COVID-19 Vaccination and Boosters
Drexel strongly recommends that all eligible faculty, staff and students get a booster dose of COVID-19 vaccine. Call Student Health to schedule a booster shot: 215-220-4700. Additional booster clinics are being held in partnership with SunRay pharmacy: see dates and sign up here. Some people are now also eligible for a second booster dose.
Members of the Drexel community should upload their booster information into the Drexel Health Checker. In the Health Checker, click on "More," then select the Vaccine Records menu. Choose the option to ADD a vaccine record, then select BOOSTER plus the vaccine manufacturer/type from the list and add the booster dose information.
On This Page:
Why Vaccination Getting a Vaccine from Drexel Other Ways to Obtain Your Vaccine Proof of Vaccination Booster Shots More Info
Widespread vaccination builds widespread immunity. Drexel requires all faculty, professional staff and postdoctoral trainees, as well as undergraduate and graduate students in full-time and part-time face-to-face programs, to be vaccinated, with limited medical and religious exceptions. Online students who have any residency/on-campus component to their studies are required to be vaccinated. Drexel strongly encourages that members of our community receive vaccination for the safety of themselves and those around them, even if their studies are fully online. We recommend that all eligible on-campus community members who have not received a medical or religious exemption also receive a booster vaccine shot, and upload proof of booster vaccination to the Drexel Health Checker. Learn more under "Booster Vaccinations" below.
If you're a Drexel community member, you can schedule a vaccination or booster shot appointment now by calling Student Health (215-220-4700) or using this secure link to schedule at one of our partnership clinics with SunRay Pharmacy:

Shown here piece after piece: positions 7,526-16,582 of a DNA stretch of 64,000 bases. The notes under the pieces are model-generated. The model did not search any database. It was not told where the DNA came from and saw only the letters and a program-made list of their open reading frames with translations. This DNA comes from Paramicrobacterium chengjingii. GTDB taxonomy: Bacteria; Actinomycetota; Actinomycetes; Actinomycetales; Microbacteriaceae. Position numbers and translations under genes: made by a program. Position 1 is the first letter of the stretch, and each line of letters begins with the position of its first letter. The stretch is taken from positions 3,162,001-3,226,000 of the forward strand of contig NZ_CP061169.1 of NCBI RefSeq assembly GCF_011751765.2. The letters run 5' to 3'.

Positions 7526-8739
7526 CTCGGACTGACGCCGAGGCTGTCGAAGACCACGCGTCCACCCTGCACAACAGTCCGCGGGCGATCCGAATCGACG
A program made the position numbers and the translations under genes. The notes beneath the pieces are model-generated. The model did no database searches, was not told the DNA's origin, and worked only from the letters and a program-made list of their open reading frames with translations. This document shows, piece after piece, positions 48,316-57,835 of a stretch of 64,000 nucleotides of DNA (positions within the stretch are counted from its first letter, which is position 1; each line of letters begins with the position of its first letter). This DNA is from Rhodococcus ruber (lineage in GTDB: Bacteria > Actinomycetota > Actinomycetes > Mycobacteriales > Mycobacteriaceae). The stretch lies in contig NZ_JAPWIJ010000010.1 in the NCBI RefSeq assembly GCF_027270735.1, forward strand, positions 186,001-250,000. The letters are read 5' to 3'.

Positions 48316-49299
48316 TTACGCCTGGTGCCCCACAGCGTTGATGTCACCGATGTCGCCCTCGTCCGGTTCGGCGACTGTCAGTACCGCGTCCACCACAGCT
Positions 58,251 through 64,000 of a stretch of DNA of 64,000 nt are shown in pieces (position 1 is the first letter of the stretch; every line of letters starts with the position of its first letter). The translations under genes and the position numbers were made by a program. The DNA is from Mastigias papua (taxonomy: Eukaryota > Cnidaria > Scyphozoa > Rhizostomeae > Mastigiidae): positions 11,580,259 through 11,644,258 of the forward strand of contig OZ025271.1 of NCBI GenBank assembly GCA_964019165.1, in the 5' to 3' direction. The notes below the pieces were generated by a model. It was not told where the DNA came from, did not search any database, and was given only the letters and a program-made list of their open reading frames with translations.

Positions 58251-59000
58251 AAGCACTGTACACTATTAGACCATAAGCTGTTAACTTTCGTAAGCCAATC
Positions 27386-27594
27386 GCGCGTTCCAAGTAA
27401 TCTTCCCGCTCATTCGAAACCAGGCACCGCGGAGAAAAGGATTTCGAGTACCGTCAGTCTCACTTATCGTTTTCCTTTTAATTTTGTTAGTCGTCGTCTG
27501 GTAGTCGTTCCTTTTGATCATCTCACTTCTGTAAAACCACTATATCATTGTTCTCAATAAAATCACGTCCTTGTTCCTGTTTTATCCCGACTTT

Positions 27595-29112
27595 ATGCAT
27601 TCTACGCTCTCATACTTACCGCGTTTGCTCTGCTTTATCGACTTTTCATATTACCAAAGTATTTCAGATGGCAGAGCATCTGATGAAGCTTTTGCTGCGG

Schedule Your COVID Vaccination or Booster
If you’ve been vaccinated and boosted, be sure to upload your proof of vaccination using the Drexel Health Checker (see "Providing Proof of Vaccination" below). It is important that you continue to wear a mask in all "masks required" on-campus spaces, and report any symptoms of COVID-19 through the Heath Checker.
Learn more about Drexel's vaccination requirements and COVID vaccination requirements.
In Philadelphia, vaccine distribution is under the direction of the Philadelphia Department of Public Health
and may differ from distribution guidelines elsewhere in Pennsylvania and other states. All people age 5 and over are eligible to be vaccinated and protected from COVID-19 infection throughout the United States.
Vaccination has been shown to significantly decrease your risk of contracting COVID-19. It also greatly reduces the chance of severe disease, contributes to society-wide immunity to this deadly virus, and limits emergence of more contagious, disease-causing viral variants. It keeps our community safer and helps us maintain a full in-person living, learning, and working experience. The COVID-19 vaccines available in the United States show remarkable effectiveness, and the CDC recommends them for everyone age 5 and older. For more information about the vaccines, visit the CDC’s website: CDC COVID-19 Vaccine Page.
Getting a Vaccine from Drexel
To provide our community with the safety and opportunity afforded by vaccination and prepare for a vaccinated campus community in Academic Year 2021-2022, Drexel is making vaccine available to all students, faculty and staff. COVID-19 vaccination is at no cost to you. Two types of vaccination clinics are being held on campus in order to maximize vaccination opportunities for our university community.